Author Topic: Code language in Blue Ribbon Malt Extract recipe booklet  (Read 3329 times)

Offline kgs

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Code language in Blue Ribbon Malt Extract recipe booklet
« on: May 09, 2010, 09:01:57 AM »
Found "Tested Recipes with Blue Ribbon Malt Extract" (1951) in my cookbook pamphlet collection this morning while looking for a cake recipe. (I think I picked it up at a garage sale years back, pre-homebrew.)

"Malt extract has long held an important place in the industrial preparation of food. Bakers and confectioners use it widely. ... [etc.] For some food uses plain malt extract imparts the desired taste, for others the addition of the tang derived from fragrant hops is an advantage. Old time bakers and chefs knew the advantage of using malt and hops, but their methods entailed considerable work. ..."

No mention of beer. Some of the recipes, such as the breads, suggest hopped extract as an alternative.
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Offline rabid_dingo

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Re: Code language in Blue Ribbon Malt Extract recipe booklet
« Reply #1 on: May 09, 2010, 02:09:43 PM »
Didn't some of that come from prohibition. They would continue to mash and produce malt products that have roots in beer but would not ferment to avoid breaking the law. The birth of malt extracts for food was born, no?
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Offline kgs

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Re: Code language in Blue Ribbon Malt Extract recipe booklet
« Reply #2 on: May 09, 2010, 02:56:18 PM »
Didn't some of that come from prohibition. They would continue to mash and produce malt products that have roots in beer but would not ferment to avoid breaking the law. The birth of malt extracts for food was born, no?

Yes, though I am guessing the only intended use for hopped extract was beer... kind of a "wink wink nudge nudge."

I checked the back of the pamphlet and there is a recipe for "Home Made Vinegar" that if you leave out the vinegar sounds suspiciously like beer! 3 lbs malt extract ("plain or hop flavored"), 2 1/2 lbs sugar, dissolved in 3 qts hot water, pour over a yeast cake, ferment between 70 and 75 degrees... later on you add vinegar. I wonder if that was intended as a recipe for beer (just leave out the vinegar).
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Offline tubercle

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Re: Code language in Blue Ribbon Malt Extract recipe booklet
« Reply #3 on: May 09, 2010, 03:19:48 PM »
During the prohibition era, AKA the failed experiment, cans of malt and bricks of dried grapes came with a packet of yeast taped to them and a label: (and I paraphrase) Warning! Do not mix the contents of this can with 5 gallons of water and a pound of sugar and stir, add the yeast and allow to ferment under an airlock for a week to create an alcoholic beverage or you will be in violation of federal law.

Yea, right.
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Offline dbeechum

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Re: Code language in Blue Ribbon Malt Extract recipe booklet
« Reply #4 on: May 09, 2010, 03:33:42 PM »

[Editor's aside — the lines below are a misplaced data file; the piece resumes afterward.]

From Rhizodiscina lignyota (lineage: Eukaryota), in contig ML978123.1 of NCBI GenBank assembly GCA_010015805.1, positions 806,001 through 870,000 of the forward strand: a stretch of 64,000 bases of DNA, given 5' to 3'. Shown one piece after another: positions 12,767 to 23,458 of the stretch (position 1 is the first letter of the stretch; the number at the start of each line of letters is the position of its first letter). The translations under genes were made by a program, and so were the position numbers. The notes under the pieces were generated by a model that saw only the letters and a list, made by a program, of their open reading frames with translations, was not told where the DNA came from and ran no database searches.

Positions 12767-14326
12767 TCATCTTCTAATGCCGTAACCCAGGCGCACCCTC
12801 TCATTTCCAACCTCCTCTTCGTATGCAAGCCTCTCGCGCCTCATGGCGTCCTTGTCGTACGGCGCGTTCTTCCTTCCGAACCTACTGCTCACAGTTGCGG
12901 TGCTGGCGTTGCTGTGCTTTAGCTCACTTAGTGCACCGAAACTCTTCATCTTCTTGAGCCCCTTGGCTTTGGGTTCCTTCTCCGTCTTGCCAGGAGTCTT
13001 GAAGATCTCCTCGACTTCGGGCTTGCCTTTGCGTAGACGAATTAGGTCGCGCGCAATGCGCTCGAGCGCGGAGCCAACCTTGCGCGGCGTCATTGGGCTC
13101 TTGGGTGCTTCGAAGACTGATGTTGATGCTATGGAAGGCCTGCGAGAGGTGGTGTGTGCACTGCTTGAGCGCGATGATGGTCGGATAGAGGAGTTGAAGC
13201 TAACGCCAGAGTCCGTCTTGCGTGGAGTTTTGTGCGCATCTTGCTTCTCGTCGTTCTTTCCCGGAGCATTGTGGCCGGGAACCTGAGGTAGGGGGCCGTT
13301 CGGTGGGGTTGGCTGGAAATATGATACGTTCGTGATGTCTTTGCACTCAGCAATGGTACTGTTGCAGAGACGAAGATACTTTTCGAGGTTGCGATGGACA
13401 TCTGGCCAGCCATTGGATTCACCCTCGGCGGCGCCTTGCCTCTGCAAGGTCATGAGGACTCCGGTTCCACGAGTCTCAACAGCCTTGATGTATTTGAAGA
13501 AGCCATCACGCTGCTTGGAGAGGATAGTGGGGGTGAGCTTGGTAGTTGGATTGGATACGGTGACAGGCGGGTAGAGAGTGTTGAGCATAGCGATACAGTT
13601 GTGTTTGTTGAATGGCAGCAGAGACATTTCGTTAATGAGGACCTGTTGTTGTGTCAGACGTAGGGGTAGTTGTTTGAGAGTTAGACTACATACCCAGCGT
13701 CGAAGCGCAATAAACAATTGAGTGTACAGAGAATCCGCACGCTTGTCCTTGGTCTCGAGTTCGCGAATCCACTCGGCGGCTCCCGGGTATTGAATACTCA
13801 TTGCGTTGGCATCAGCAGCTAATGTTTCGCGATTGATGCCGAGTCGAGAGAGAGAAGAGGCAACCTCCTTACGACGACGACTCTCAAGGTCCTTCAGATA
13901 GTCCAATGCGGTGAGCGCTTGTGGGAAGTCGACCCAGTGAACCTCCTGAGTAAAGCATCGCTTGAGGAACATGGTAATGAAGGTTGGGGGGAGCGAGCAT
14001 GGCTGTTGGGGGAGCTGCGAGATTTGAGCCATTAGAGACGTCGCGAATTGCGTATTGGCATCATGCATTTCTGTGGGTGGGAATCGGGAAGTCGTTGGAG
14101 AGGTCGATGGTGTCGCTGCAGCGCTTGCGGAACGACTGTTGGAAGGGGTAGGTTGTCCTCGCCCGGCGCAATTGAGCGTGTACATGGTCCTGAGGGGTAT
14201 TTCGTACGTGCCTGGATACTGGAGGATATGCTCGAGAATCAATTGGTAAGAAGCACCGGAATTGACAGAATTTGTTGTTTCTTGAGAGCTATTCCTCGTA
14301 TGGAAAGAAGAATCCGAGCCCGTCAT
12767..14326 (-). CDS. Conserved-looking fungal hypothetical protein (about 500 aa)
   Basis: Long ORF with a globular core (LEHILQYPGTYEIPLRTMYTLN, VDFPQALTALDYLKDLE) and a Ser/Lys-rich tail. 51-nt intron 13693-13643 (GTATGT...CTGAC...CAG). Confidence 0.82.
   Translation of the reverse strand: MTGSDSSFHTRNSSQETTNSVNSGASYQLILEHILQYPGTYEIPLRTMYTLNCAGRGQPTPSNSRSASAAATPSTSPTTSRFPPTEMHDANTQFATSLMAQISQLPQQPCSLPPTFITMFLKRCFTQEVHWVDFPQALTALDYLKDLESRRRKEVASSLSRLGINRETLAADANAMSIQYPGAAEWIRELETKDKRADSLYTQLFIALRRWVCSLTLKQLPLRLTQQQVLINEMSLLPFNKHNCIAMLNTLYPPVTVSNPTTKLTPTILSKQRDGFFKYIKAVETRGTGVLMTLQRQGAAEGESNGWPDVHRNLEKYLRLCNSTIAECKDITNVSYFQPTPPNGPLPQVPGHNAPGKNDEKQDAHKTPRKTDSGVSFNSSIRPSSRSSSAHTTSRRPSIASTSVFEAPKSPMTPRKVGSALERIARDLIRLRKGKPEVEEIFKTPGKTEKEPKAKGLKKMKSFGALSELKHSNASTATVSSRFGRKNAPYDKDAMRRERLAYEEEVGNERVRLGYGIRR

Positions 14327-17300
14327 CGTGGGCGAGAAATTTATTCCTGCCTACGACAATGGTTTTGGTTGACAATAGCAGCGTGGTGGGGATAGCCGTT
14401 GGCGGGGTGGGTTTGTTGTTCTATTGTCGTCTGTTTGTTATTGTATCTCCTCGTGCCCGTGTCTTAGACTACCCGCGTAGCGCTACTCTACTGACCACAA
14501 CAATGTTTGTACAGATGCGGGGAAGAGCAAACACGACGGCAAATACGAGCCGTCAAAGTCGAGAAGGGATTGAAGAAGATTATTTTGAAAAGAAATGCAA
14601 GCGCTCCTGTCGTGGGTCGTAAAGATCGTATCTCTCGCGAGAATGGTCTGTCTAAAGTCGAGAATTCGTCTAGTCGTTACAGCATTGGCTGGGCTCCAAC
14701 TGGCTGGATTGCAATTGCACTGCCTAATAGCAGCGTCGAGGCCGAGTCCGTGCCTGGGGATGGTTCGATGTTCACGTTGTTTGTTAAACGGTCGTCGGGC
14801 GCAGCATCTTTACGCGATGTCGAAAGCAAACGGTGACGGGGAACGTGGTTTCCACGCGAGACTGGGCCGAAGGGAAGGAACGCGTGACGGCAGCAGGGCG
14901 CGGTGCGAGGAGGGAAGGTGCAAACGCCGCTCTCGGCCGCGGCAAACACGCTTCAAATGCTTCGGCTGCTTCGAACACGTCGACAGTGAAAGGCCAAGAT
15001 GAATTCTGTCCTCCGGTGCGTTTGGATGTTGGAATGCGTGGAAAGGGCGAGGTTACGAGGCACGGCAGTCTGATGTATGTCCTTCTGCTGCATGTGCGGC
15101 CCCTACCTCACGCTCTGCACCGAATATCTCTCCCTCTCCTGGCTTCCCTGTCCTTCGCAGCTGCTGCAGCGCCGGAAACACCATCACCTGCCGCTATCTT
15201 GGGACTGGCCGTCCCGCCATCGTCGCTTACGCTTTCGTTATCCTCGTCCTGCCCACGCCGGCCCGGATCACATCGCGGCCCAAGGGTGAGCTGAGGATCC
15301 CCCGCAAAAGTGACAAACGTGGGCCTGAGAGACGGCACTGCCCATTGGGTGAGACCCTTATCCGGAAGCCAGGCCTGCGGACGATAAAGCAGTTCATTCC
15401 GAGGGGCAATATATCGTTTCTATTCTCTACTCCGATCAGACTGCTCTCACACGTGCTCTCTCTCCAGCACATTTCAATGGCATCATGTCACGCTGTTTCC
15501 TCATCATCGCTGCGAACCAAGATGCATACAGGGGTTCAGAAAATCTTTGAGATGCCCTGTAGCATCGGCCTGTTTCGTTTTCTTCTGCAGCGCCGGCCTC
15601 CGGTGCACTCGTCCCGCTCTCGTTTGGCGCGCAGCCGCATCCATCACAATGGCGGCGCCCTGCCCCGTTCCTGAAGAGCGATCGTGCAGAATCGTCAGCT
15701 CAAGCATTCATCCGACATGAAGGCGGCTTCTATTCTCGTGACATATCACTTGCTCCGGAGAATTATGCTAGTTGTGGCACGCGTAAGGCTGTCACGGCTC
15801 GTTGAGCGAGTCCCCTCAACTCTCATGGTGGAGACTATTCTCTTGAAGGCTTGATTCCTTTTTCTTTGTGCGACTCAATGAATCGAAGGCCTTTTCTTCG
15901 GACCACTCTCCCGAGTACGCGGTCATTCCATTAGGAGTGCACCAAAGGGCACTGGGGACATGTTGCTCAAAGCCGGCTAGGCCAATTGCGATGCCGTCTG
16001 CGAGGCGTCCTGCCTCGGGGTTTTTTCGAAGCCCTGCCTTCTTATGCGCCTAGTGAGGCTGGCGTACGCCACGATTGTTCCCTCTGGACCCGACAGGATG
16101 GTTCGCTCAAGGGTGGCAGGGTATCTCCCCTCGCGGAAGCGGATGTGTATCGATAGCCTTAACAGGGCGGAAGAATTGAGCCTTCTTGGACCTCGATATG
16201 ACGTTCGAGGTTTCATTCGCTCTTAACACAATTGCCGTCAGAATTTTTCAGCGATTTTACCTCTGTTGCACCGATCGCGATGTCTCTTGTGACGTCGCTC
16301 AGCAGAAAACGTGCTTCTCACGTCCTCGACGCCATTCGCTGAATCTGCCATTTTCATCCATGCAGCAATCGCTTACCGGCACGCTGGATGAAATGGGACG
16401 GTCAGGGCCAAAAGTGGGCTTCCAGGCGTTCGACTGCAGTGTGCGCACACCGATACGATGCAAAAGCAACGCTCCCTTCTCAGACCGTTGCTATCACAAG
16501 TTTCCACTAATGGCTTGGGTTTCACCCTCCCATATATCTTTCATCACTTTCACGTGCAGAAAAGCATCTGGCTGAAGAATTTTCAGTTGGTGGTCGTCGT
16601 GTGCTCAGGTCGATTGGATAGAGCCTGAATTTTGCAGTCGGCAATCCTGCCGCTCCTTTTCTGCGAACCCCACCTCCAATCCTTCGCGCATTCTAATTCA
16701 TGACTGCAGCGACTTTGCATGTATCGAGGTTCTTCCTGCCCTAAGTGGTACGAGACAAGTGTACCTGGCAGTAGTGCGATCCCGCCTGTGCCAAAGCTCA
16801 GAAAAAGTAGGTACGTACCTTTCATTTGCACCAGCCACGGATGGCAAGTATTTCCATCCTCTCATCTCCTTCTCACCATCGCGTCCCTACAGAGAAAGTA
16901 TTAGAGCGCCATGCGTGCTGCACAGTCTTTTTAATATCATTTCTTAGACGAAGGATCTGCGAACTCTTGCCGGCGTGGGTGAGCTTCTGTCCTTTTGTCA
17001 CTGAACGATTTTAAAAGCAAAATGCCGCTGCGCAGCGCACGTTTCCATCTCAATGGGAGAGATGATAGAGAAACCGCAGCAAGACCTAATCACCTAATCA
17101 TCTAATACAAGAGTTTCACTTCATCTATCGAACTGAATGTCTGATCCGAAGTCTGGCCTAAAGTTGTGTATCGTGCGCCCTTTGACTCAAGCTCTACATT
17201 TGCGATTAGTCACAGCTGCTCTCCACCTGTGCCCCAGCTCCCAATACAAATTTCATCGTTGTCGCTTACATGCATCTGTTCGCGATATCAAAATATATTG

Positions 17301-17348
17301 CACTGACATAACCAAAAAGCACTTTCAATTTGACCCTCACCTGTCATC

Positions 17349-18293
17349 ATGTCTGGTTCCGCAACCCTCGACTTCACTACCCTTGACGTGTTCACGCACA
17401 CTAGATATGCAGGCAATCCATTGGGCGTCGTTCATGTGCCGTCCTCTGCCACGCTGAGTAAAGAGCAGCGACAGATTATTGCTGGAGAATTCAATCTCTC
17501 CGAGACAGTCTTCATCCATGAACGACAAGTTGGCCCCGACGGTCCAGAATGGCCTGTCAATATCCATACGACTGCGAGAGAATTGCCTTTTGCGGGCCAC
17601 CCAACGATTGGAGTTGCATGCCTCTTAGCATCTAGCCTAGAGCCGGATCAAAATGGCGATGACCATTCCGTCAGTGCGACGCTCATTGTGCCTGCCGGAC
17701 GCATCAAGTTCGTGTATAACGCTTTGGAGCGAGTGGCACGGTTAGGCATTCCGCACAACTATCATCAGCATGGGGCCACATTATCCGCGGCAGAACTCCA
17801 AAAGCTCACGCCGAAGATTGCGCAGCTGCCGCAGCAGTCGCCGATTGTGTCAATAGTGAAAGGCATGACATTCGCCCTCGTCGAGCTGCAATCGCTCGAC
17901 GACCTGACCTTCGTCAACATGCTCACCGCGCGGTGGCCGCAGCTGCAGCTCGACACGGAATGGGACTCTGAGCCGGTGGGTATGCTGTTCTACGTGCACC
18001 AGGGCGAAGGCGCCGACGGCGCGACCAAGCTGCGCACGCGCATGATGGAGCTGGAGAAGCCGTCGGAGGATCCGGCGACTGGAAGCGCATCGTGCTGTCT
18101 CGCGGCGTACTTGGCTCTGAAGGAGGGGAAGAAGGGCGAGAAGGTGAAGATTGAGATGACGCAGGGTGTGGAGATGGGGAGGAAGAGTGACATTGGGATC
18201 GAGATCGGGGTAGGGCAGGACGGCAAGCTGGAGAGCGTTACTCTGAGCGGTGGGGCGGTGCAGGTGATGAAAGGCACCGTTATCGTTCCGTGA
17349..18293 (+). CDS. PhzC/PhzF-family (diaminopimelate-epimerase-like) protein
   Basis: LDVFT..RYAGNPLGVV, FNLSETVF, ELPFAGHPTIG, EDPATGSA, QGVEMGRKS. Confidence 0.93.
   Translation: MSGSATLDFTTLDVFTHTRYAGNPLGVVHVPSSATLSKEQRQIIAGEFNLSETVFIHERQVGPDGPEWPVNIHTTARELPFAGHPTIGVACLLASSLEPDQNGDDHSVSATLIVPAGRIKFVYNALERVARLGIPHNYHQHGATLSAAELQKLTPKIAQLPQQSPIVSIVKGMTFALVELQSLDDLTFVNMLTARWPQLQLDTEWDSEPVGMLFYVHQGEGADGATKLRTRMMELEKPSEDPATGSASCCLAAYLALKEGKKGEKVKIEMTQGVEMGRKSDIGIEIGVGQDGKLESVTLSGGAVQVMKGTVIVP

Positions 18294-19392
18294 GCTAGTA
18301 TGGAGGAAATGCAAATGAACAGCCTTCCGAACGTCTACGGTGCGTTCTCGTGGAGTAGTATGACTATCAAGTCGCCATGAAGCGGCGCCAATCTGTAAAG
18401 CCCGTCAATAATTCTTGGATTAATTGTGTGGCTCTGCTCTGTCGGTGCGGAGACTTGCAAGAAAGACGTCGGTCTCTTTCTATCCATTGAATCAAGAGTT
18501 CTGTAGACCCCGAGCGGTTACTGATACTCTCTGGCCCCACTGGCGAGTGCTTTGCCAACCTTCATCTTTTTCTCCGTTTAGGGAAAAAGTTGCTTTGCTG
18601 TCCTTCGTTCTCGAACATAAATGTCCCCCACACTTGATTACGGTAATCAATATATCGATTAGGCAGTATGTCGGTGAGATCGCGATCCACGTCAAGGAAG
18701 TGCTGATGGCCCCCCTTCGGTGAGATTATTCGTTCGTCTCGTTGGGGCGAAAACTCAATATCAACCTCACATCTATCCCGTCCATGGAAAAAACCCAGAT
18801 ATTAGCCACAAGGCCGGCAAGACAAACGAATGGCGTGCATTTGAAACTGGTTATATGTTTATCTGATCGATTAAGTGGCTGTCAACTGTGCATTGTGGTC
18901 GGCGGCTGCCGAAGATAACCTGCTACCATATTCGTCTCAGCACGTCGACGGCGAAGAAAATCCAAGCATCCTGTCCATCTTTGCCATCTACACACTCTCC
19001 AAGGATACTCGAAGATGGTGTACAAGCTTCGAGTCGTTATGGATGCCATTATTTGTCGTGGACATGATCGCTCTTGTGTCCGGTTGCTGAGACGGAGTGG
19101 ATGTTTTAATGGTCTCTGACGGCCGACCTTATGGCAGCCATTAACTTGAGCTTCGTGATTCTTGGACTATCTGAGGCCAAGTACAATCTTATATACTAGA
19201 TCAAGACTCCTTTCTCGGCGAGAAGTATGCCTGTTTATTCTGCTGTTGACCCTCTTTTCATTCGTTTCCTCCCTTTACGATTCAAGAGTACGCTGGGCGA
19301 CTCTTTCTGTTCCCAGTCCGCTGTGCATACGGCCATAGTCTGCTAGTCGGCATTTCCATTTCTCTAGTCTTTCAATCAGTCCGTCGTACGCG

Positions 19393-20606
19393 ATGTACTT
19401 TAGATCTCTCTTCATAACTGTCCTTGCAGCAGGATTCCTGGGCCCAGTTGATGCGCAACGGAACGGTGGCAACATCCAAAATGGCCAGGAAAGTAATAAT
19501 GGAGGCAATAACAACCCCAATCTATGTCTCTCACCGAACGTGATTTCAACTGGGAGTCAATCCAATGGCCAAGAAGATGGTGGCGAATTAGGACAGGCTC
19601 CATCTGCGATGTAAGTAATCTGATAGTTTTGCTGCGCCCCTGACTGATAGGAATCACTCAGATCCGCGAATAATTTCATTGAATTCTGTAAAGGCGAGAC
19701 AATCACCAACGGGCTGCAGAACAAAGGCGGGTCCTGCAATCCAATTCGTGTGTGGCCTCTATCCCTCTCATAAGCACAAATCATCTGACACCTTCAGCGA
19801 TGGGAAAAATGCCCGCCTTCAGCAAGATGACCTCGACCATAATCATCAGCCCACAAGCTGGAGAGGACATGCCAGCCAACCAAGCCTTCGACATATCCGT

A while back I collected a bunch of breweriana off ebay and came across a prohibition transitory period set of instructions from a can of blue ribbon extract. I transcribed the sheet on my site

http://stoutguy.com/beer/blueribbon.php

On the topic of baking, malt extract has a long history of use in baked goodsq, predating prohibition. Look at the baked goods in the grocery store and I guarantee you'll be surprised at the number of goods (particularly anything intended to be 'soft & chewy' that contain extract. If you troll the web for extract information it becomes apparent that the vast majority of the world's extract production is for the baking industry.
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Offline kgs

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Re: Code language in Blue Ribbon Malt Extract recipe booklet
« Reply #5 on: May 09, 2010, 04:27:27 PM »

On the topic of baking, malt extract has a long history of use in baked goodsq, predating prohibition. Look at the baked goods in the grocery store and I guarantee you'll be surprised at the number of goods (particularly anything intended to be 'soft & chewy' that contain extract. If you troll the web for extract information it becomes apparent that the vast majority of the world's extract production is for the baking industry.

Oh, absolutely. In fact some of the recipes made my mouth water... I bet the malted pecan pie and the gingerbread are pretty good. Meatloaf with hopped malt malt extract, not so much.
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Offline abraxas

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Re: Code language in Blue Ribbon Malt Extract recipe booklet
« Reply #6 on: May 09, 2010, 08:49:41 PM »
During the prohibition era, AKA the failed experiment, cans of malt and bricks of dried grapes came with a packet of yeast taped to them and a label: (and I paraphrase) Warning! Do not mix the contents of this can with 5 gallons of water and a pound of sugar and stir, add the yeast and allow to ferment under an airlock for a week to create an alcoholic beverage or you will be in violation of federal law.

Yea, right.

This sounds like the old version of the modern days prohibition's "For tobacco use only" or "hydroponic tomato garden".